Under the traditional Asian chicken coop (on stilts), in-situ composting ( with the aid of farm-brewed IMOs ). This reduces human energy ( in having to remove the dung after every cycle). Removal of the composted material is done once every 8 months or so, and goes straight to the durian trees.
More examples of sun shading using plants - passionfruit, banana ( sematu, as it can reach 20 feet or more, high) and gliricidia septum.
Integrating animal husbandry with fruits - here, free range chickens with bananas. There is no necessity to fertilise the fruit trees at all. Do not integrate durians with chickens.
Sematu is best - it has large leaves providing good shade, grows fast and is more hardy than 'improved' bananas like mas or berangan. The sematu above are young trees, barely three months old.
Free range chickens with mangosteen - here, hiding from the mid-day sun under the mangosteen fruit trees.
Now here's a sight for sore eyes, cendawan busut or ant-hill mushroom, termitomyces albuminosa.
The mushroom grows to the surface from the termite nest (above photo), which can be a foot (30cm) up. The entire stalk is edible and delicious.
It is one of the most delicious mushrooms, and leave ALL cultivated mushrooms miles behind in terms of taste and texture.
Unfortunately it is still not possible to cultivate this mushroom commercially. It is symbiotic with a certain termite, odontotermes spp.
The termites cultivate the mushroom by breaking down wooden material that the mushroom needs to grown on. There is speculation that the mushroom needs the dung of the termites too to grow. The termites in turn use the material decomposted by the mushroom as food.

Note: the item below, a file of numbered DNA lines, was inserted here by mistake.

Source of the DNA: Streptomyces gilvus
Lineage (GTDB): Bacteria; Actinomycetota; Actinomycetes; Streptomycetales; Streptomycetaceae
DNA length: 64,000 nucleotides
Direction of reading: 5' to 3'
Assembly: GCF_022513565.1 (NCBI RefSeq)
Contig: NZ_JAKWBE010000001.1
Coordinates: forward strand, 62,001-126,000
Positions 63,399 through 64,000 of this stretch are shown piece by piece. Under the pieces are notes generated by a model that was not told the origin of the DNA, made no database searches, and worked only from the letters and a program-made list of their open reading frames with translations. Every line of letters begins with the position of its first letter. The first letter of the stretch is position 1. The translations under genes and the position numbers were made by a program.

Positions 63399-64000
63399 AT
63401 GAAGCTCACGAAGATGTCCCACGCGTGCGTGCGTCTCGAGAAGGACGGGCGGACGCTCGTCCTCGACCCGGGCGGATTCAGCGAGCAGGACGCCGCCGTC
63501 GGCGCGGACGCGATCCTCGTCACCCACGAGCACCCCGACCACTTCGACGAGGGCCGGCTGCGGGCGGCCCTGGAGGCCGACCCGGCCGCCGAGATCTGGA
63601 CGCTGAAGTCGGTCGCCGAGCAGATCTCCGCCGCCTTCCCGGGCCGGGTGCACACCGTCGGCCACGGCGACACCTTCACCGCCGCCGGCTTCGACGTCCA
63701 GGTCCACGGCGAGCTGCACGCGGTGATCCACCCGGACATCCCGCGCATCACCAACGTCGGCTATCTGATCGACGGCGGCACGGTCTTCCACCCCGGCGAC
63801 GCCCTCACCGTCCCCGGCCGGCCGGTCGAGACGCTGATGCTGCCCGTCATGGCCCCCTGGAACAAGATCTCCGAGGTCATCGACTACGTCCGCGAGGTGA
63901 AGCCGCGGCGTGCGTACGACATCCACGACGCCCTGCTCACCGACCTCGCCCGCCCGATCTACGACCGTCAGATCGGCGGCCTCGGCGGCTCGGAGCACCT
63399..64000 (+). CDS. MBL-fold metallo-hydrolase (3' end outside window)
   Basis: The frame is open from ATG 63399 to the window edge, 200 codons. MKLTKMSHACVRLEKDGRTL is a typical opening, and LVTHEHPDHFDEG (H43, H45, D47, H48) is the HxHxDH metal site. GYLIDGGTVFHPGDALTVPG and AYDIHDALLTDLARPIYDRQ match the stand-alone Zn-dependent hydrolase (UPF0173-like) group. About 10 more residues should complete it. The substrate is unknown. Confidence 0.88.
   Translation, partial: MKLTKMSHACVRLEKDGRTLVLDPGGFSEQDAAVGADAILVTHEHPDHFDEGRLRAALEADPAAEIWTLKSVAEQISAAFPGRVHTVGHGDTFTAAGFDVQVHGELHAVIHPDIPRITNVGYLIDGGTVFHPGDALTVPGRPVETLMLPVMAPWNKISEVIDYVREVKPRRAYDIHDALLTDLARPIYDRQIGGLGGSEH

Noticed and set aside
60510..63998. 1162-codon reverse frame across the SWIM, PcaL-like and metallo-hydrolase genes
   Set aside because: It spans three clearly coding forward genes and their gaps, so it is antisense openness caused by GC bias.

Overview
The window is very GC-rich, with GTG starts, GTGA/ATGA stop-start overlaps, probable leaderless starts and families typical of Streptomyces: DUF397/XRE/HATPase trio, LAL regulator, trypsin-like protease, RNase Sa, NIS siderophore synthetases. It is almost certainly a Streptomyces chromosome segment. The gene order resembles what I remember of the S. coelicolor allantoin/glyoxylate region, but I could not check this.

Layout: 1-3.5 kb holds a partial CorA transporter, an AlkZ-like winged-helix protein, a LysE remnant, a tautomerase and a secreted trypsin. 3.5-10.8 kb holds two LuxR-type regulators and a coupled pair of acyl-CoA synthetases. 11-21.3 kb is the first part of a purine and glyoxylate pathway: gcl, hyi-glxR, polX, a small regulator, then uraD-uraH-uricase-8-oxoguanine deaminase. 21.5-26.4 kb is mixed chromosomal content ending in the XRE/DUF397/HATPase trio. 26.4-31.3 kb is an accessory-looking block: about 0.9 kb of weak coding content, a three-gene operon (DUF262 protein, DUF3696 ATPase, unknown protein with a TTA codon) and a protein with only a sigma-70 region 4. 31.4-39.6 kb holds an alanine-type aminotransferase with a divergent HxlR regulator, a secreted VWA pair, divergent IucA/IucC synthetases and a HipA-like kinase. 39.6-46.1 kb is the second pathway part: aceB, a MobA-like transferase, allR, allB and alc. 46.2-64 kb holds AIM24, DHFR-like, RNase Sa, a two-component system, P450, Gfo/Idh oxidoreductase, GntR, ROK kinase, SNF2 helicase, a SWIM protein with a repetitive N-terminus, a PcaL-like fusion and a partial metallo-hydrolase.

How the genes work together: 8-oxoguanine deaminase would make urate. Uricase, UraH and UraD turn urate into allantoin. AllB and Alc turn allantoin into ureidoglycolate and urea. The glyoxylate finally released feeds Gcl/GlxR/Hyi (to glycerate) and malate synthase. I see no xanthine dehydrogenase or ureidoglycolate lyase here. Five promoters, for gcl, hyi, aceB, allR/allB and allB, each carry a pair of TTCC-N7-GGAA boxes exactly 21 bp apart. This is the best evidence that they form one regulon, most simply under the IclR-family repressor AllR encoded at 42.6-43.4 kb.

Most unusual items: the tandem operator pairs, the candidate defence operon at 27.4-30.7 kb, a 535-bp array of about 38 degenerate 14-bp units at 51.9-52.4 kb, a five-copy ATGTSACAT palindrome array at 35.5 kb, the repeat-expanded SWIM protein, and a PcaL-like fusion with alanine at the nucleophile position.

This is called, Living Together.
Apr 11, 2011
Came across this oddity hanging down from a vine in the forest.
A foot across and about 6 to 8 inches thick
It's leaves. Sorry about the focussing, it was quite windy.
Apr 08, 2011
We generally have good root formation in around 30 to 45 days for lemon trees and other limau-type trees.
Saw off, and dap some iodine on the cut
Wrap vermicast around the root ball
Plant in a polybag with a light, friable and loose soil mix. We like to add some sand and vermicast to our farm soil. Loose, light soil will encourage the roots to grow deeper.
Cover the plant with a plastic bag to prevent drying out. Remove when new leaves and branch shoots are noticeable. Once the new leaves and shoots are established, plant to soil.
The area where we are planting these citruses have heavy laterite soil. We generally dig a hole and then mix the laterite with sand and compost.
We mix the laterite with sand and vermicast or compost
Place the plant half inside the hole
A planted marcotted guava
We generally place an used tire over the spot and top up the soil mix as need be. The tire reduces weeds, and prevent leachate of compost and vermicast.
Support the young tree. Marcotted trees tend to be shallow rooted and care must be taken during windy monsoon seasons.
5 year old marcotted lemon tree falling over after a night of heavy rain and strong winds. Marcotted trees have no tap root so should be supported even when matured in windy zones.